Jonah Hex wastes a terrific cast. Brolin mumbles his way through the movie with a distracting Yosemite Sam impersonation. He and Malkovich show amazing commitment to ridiculous characters. These performances may have worked exceptionally well in a better movie, but in this movie, it’s just depressing. Even Megan Fox does a pretty good job in a barely-there role, which surprised me. I’ve actually never seen her in a movie, but the hype surrounding her led me to believe she’s a vacuum of talent. I wouldn’t describe her performance as a revelation, but she also wasn’t distractingly bad.

The world wasn’t exactly clamoring for a Jonah Hex movie. Although compelling, he’s not as well-known as, say, Batman or Superman. This film could have introduced him to a much wider audience, and created a great comic-book movie franchise. Hell, it may have even rekindled the mostly dead revisionist western genre. It fails on pretty much every level, however. The filmmakers blew a big opportunity.

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Knight and Day (2010)

Even though I still have no idea what the title means, I enjoyed Knight and Day a lot. It blends cheerful, good-natured comedic moments with some very impressive action sequences much more successfully than the similar Killers. More to the point, it’s exactly what a summer popcorn movie should be: fun.

Tom Cruise has made a career out of cultivating a super-cool, super-confident, super-charming persona. In Knight and Day, he mines some big laughs by taking that persona into the realm of sociopathy. His Roy Miller is little more than a variation on Cruise’s Mission: Impossible character, Ethan Hunt, but he lacks the self-awareness to realize an “average” person like June (Cameron Diaz) won’t respond well to his smiling proclamation that he’s murdered a planeload of people, including the pilot and copilot. Painting the Cruise persona as borderline insane is risky, but it pays off really well.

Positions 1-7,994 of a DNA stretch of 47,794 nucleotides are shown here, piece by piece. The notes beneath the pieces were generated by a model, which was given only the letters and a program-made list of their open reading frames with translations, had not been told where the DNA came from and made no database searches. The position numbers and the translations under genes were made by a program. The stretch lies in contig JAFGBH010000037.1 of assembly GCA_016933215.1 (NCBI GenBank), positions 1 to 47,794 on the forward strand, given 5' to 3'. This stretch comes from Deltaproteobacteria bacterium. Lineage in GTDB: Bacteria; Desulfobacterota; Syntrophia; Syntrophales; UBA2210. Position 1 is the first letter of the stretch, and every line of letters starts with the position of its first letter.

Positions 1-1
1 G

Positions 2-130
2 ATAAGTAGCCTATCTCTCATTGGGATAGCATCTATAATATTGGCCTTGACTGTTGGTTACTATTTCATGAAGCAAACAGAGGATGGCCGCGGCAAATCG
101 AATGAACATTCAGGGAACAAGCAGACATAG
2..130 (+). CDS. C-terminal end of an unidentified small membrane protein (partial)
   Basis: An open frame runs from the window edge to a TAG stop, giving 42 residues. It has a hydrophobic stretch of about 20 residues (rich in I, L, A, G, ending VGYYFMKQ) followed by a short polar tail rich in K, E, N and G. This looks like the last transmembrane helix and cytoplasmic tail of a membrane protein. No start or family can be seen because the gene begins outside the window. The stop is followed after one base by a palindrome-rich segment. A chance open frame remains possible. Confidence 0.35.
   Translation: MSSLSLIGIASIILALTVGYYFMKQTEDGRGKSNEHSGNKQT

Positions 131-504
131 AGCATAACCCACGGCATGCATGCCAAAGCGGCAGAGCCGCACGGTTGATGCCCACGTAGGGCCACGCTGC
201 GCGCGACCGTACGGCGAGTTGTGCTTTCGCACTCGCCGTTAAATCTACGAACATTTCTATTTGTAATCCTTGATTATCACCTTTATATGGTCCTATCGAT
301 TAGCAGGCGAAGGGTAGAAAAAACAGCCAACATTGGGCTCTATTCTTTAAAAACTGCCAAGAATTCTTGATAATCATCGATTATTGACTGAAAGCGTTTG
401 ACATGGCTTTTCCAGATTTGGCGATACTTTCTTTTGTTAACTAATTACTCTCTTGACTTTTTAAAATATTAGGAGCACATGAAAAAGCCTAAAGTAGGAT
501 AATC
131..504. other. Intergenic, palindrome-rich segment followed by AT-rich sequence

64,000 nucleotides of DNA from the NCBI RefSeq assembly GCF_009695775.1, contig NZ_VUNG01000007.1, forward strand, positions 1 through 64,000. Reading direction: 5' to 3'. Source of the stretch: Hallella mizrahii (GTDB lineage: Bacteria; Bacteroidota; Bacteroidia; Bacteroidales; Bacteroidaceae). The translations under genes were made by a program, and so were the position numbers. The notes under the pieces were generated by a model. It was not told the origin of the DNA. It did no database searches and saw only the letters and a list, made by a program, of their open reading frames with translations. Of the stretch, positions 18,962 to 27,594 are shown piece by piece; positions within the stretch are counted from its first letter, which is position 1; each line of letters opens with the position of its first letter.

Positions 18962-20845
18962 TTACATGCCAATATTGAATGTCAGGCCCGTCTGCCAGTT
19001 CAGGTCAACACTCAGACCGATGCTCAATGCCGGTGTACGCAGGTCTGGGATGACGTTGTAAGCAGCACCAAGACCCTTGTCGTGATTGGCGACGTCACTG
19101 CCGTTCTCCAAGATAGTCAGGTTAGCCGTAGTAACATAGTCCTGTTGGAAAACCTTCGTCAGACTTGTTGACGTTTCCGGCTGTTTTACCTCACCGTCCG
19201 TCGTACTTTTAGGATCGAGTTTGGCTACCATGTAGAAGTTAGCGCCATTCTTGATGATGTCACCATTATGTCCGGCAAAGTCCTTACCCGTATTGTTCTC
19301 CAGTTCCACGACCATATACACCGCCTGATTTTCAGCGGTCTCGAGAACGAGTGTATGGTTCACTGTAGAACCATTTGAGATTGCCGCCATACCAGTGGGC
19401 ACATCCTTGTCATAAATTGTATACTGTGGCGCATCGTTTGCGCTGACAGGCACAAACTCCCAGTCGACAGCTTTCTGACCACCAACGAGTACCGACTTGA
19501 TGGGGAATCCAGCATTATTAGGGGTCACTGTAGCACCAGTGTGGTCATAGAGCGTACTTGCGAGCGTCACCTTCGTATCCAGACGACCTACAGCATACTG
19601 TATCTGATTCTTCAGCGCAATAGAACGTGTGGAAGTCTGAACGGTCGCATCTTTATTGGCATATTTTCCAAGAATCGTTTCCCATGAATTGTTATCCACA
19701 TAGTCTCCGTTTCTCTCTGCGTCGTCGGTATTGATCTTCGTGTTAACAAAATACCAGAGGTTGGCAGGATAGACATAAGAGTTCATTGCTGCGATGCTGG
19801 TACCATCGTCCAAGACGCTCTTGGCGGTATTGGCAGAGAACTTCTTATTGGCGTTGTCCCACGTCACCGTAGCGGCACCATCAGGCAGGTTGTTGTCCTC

The setup is convoluted: June is on her way home to Boston for her sister’s wedding. At the airport, she meets Roy, who switches her boarding pass for a later flight. For reasons not immediately known, a cadre of CIA agents is monitoring Roy. They see the switch and conclude Roy and June are working together, so they allow June to board Roy’s flight, which is filled with assassins (including the flight crew). Roy and June bond quickly, but that’s before Roy kills everyone on the plane but her. Not surprisingly, she freaks out. She continues to freak out as Roy lands the plane in the middle of a cornfield, blows it up, and drugs June. She wakes in Boston, thinking it was a very odd dream.

From there, the story plays out with June as a comedic version of a Hitchcock hero: she’s in over her head, she doesn’t know what’s going on, but she has to keep trying to figure it out until people stop shooting at her. She teams up with Roy, who explains that a CIA conspiracy has made it look like he’s gone rogue and is trying to sell “the Zephyr” (a AA-sized battery that can power a small city perpetually) to terrorists. Later, she learns from a pair of CIA agents (Peter Sarsgaard and Viola Davis) that Roy is a professional liar who really has gone rogue. June has to figure out who’s telling the truth and how to get through this ordeal without dying or getting the Zephyr’s inventor (Paul Dano) killed.